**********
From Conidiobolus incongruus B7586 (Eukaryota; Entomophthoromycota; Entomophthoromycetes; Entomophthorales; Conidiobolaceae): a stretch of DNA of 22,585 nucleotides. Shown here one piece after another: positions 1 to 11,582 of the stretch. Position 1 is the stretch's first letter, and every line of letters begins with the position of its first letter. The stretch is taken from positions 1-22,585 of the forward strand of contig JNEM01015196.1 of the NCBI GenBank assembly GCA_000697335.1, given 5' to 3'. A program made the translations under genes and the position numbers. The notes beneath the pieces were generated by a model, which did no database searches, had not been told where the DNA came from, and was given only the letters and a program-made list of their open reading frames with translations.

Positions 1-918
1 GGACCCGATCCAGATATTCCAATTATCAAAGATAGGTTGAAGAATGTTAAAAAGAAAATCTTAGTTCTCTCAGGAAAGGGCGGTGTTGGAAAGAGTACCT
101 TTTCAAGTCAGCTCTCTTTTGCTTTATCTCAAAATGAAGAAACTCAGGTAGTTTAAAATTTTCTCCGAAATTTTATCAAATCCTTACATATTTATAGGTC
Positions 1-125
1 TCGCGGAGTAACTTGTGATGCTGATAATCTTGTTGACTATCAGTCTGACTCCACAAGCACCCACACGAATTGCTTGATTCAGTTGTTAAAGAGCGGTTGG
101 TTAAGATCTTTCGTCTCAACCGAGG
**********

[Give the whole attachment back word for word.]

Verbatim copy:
From Conidiobolus incongruus B7586 (Eukaryota; Entomophthoromycota; Entomophthoromycetes; Entomophthorales; Conidiobolaceae): a stretch of DNA of 22,585 nucleotides. Shown here one piece after another: positions 1 to 11,582 of the stretch. Position 1 is the stretch's first letter, and every line of letters begins with the position of its first letter. The stretch is taken from positions 1-22,585 of the forward strand of contig JNEM01015196.1 of the NCBI GenBank assembly GCA_000697335.1, given 5' to 3'. A program made the translations under genes and the position numbers. The notes beneath the pieces were generated by a model, which did no database searches, had not been told where the DNA came from, and was given only the letters and a program-made list of their open reading frames with translations.

Positions 1-918
1 GGACCCGATCCAGATATTCCAATTATCAAAGATAGGTTGAAGAATGTTAAAAAGAAAATCTTAGTTCTCTCAGGAAAGGGCGGTGTTGGAAAGAGTACCT
101 TTTCAAGTCAGCTCTCTTTTGCTTTATCTCAAAATGAAGAAACTCAGGTAGTTTAAAATTTTCTCCGAAATTTTATCAAATCCTTACATATTTATAGGTC
Positions 1-125
1 TCGCGGAGTAACTTGTGATGCTGATAATCTTGTTGACTATCAGTCTGACTCCACAAGCACCCACACGAATTGCTTGATTCAGTTGTTAAAGAGCGGTTGG
101 TTAAGATCTTTCGTCTCAACCGAGG